Monday, February 12, 2007
Virgil Journal 3: Aeneas' Pietas
The character and legend of Aeneas, which was first established in Homer’s Illiad, reappears in Virgil’s Aenied. Virgil drew Aeneas’ future role as the ancestor of the Romans from Achilleus’ rampage in the Illiad. In this scene, Aeneas, encouraged by Apollo, challenges Achilleus to a battle. During the battle Poseidon says:
“But why does this man, who is guiltless, suffer his sorrows
for no reason, for the sake of others’ unhappiness, and always
he gives gifts that please them to the gods who hold the wide heaven.
But come, let us ourselves get him away from death, for fear
the son of Kronos may be angered if now Achilleus
kills this man. It is destined that he shall be the survivor,
that the generation of Dardanos shall not die, without seed
obliterated, since Dardanos was dearest to Kronides
of all his sons that have been born to him from mortal women.
For Kronos’ son has cursed the generation of Priam,
and now the might of Aineias shall be lord over the Trojans,
and his sons’ sons, and those who are born of their seed hereafter. (20.297-308)”
This passage sets the basis for Virgil’s Aenied. It is evident Aeneas was destined to survive at Troy and will one day lead over its decedents. While researching I also found an interesting connection to why Virgil chose Aeneas as the founder of the Roman race:
“As the Romans came into contact - and conflict - with the Greeks in the third and second centuries B.C., they sought to link themselves with Greek legends, and gradually adopted Aeneas - an enemy of the Greeks - as an ancestor and a founder of a city, Lavinium, that was a precursor of Rome itself. In the Aeneid, Virgil elaborated upon these legends, reworked some of them, and organized them into a grand epic that stressed Aeneas’ role as the ancestor of the Roman people and linked his personal destiny with the historical destiny of Rome to become the seat of a great empire. At its core, though, is the hero whom Homer destined for survival in the Iliad (Virgil’s Aeneid: Introduction).”
The piety of Aeneas, attributed to him by Poseidon in the Illiad, develops into a defining characteristic throughout the Aenied. I also noted, that Virgil used the words of Poseidon as his own starting point for the Aenied. In the Illiad, Aeneas is described as a “guiltless” man who must “suffer his sorrows for no reason”. Similarly, Virgil begins the Aenied by saying, “Tell me, O Muse, the cause; wherein thwarted in will or wherefore angered, did the Queen of heaven drive a man, of goodness so wondrous, to traverse so many perils, to face to many toils.”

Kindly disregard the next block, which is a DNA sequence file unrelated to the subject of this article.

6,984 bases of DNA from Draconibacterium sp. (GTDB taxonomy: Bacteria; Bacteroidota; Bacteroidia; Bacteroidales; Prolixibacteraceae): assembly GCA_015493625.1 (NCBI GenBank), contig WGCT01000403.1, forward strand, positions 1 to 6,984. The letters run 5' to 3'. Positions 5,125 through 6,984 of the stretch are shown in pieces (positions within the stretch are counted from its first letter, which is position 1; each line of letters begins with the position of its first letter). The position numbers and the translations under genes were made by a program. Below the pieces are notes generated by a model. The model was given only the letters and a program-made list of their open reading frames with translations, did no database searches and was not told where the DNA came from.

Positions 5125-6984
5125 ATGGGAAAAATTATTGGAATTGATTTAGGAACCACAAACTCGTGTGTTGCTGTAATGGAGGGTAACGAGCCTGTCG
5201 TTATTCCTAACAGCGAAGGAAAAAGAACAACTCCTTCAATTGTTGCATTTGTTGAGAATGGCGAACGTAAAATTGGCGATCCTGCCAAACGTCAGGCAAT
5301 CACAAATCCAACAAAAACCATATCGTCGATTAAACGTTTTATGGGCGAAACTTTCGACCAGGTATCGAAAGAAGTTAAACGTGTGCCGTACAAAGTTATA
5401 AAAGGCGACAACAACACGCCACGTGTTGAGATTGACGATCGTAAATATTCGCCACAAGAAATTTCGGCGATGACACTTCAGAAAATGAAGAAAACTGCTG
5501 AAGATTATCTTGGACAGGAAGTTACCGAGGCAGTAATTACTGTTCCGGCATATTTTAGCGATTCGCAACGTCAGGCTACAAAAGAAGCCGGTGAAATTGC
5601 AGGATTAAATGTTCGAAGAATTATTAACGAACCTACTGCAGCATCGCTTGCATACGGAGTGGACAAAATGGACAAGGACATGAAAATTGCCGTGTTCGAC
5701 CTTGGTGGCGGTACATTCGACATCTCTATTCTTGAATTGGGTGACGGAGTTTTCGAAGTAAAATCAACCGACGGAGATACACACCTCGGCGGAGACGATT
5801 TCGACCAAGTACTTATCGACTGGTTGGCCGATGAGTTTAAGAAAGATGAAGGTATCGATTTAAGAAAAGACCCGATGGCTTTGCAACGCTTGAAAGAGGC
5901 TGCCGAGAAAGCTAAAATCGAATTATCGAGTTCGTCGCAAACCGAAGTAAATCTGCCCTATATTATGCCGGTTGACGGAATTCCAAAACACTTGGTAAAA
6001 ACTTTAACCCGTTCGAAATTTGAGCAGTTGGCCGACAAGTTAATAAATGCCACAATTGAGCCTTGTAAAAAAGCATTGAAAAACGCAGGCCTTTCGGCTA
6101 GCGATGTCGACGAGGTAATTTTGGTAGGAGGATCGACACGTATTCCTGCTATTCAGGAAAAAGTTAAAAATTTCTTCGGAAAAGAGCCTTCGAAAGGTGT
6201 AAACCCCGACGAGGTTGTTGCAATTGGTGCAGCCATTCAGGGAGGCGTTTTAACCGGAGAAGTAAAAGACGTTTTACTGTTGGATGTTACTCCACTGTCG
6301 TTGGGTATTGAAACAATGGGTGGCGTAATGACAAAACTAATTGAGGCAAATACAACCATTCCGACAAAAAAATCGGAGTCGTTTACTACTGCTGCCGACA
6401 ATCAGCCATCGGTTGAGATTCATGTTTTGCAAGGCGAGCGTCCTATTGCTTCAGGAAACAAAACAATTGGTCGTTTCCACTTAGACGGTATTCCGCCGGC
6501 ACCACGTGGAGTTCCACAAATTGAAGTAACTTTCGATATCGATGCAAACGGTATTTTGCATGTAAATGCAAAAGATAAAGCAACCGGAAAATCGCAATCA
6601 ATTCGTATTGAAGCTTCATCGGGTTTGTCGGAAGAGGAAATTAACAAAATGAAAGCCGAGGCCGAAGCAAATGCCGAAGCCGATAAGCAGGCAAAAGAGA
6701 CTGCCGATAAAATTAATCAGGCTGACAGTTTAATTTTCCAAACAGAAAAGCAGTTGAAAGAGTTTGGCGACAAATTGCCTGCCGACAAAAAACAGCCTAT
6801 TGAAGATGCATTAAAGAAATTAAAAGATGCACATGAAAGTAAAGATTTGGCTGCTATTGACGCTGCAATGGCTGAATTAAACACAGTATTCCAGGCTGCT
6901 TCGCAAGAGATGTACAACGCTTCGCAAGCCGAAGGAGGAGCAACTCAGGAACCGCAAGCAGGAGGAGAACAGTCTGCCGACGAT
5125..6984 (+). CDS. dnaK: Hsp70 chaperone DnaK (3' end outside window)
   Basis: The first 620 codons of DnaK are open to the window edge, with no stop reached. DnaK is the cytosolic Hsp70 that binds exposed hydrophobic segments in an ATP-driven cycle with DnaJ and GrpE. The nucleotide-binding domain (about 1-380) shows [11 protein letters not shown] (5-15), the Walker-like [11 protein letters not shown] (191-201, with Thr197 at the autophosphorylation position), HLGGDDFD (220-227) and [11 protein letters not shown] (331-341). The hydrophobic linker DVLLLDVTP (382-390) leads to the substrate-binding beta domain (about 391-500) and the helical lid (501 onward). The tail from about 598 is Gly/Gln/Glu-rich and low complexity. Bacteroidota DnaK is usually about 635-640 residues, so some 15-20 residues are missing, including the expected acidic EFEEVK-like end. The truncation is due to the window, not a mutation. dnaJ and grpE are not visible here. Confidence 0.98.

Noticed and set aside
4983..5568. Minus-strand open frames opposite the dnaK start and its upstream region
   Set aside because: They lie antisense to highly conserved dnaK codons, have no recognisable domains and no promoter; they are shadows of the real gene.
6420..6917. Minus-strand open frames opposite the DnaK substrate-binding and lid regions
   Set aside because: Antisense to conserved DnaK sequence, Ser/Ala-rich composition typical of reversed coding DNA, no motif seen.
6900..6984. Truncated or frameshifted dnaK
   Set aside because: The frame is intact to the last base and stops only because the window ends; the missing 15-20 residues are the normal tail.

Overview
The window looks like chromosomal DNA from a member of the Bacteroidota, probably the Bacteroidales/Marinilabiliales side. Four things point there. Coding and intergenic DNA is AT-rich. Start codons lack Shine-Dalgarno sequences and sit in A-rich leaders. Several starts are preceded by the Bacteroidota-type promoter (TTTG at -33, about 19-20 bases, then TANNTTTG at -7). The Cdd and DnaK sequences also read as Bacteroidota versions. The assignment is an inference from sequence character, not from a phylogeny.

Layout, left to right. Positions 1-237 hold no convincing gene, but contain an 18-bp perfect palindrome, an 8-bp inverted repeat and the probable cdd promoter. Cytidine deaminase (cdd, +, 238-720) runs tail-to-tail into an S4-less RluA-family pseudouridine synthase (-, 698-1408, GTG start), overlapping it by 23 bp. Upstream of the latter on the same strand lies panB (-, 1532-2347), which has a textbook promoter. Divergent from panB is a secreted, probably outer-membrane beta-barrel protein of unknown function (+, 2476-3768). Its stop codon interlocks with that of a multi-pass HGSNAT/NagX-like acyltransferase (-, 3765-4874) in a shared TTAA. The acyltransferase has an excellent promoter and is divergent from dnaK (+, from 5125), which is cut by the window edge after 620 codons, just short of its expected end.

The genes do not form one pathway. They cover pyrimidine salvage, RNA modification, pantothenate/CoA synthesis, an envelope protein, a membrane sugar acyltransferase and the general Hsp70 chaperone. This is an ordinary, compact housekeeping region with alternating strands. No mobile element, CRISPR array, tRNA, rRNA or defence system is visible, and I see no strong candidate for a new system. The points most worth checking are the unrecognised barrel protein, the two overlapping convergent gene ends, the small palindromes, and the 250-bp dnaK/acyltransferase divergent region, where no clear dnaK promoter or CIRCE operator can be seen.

It is in these lines we are first introduced to Aeneas, described as a man of insignem pietate (Aenied 1.10). Later, I noticed that Aeneas introduces himself to the huntress by declaring, “I am the loyal/pious Aeneas” (“sum pius Aeneas”, Aenied 1.378). It appears as if Virgil uses Aeneas to portray the Roman hero, displaying the qualities of pietas and duty. He is a good man who is forced to suffer at the hands of a larger divine plan. Roman pietas consisted of three main duties: duty towards the Gods, duty towards country, and duty towards family/followers (Wikipedia). It is already evident that Aeneas has submitted himself to the will of the gods. From Jupiter’s prophecy we learn that Aeneas will rage a great war in Italy, crush proud nations, establish Latium, and found the Roman race. Reading ahead, I know that Aeneas’ pietas will cause him to leave Dido in order to continue to fulfill his destiny. This example provides evidence of his duty of country and the gods, but not to his family.
Curious, I decided to search the Internet for a peek ahead. From my research I learned that Virgil greatly explores the relationship between fathers and sons as the poem continues. Apparently, Aeneas had rescued his father, Anchises, and son, Ascanius, from Troy. The image of him departing with Ascanius, while carrying the Trojan ancestral gods in his arms and his father on his back, is the epitome of the three duties associated with pietas.
On a side note, I also found that many scholars believe Aeneas’s piety was a direct attempt by Augustus to establish himself as a pious ruler. Virgil had been commissioned by Augustus to write the Aenied. This would explain his obvious flattery of the Roman’s and the rulers during Jupiter’s speech. As Mr. O’Donnell put it, “he was sucking up to his commissioner.” Virgil may have in way alluded to Augustus through Aeneas. It heavily suggested that gods “work their ways” through humans. The people of Rome must accept their fate, just as Aeneas accepted his fate to found Rome, and Augustus’ fate to lead it. In a way, this gave Augustus an unquestionable god given power.
From what little we have already seen of the Aenied, and the additional information I have learned online, I can tell pietas will be a resounding theme. Its obvious importance will make it a likely AP question (2005 AP asked about it), so make sure to keep your eyes peeled for more supporting evidence!
5. Loeb Translation